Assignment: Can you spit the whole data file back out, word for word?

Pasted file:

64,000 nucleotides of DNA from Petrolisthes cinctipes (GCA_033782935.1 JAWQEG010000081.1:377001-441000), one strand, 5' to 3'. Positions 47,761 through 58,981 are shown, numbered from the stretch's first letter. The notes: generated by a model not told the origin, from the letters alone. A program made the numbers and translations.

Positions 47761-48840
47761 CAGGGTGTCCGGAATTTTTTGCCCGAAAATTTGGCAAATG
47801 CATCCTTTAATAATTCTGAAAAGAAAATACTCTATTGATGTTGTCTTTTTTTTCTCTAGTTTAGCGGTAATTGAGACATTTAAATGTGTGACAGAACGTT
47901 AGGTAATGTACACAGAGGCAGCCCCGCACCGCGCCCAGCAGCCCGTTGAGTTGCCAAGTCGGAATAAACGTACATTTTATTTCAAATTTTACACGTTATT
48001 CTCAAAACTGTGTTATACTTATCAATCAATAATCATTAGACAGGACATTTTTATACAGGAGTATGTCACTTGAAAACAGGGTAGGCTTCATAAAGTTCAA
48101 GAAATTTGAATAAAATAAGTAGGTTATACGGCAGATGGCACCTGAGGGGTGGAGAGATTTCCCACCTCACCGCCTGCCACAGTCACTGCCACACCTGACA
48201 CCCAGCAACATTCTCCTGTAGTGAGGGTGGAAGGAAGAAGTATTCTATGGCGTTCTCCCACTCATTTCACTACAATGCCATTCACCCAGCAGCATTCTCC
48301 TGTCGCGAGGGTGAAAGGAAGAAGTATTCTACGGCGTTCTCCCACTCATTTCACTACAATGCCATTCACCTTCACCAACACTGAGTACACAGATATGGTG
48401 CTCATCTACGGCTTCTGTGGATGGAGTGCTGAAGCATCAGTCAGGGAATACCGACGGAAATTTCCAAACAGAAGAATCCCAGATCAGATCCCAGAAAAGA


64,000 nucleotides of DNA from Petrolisthes cinctipes (GCA_033782935.1 JAWQEG010000081.1:377001-441000), one strand, 5' to 3'. Positions 47,761 through 58,981 are shown, numbered from the stretch's first letter. The notes: generated by a model not told the origin, from the letters alone. A program made the numbers and translations.

Positions 47761-48840
47761 CAGGGTGTCCGGAATTTTTTGCCCGAAAATTTGGCAAATG
47801 CATCCTTTAATAATTCTGAAAAGAAAATACTCTATTGATGTTGTCTTTTTTTTCTCTAGTTTAGCGGTAATTGAGACATTTAAATGTGTGACAGAACGTT
47901 AGGTAATGTACACAGAGGCAGCCCCGCACCGCGCCCAGCAGCCCGTTGAGTTGCCAAGTCGGAATAAACGTACATTTTATTTCAAATTTTACACGTTATT
48001 CTCAAAACTGTGTTATACTTATCAATCAATAATCATTAGACAGGACATTTTTATACAGGAGTATGTCACTTGAAAACAGGGTAGGCTTCATAAAGTTCAA
48101 GAAATTTGAATAAAATAAGTAGGTTATACGGCAGATGGCACCTGAGGGGTGGAGAGATTTCCCACCTCACCGCCTGCCACAGTCACTGCCACACCTGACA
48201 CCCAGCAACATTCTCCTGTAGTGAGGGTGGAAGGAAGAAGTATTCTATGGCGTTCTCCCACTCATTTCACTACAATGCCATTCACCCAGCAGCATTCTCC
48301 TGTCGCGAGGGTGAAAGGAAGAAGTATTCTACGGCGTTCTCCCACTCATTTCACTACAATGCCATTCACCTTCACCAACACTGAGTACACAGATATGGTG
48401 CTCATCTACGGCTTCTGTGGATGGAGTGCTGAAGCATCAGTCAGGGAATACCGACGGAAATTTCCAAACAGAAGAATCCCAGATCAGATCCCAGAAAAGA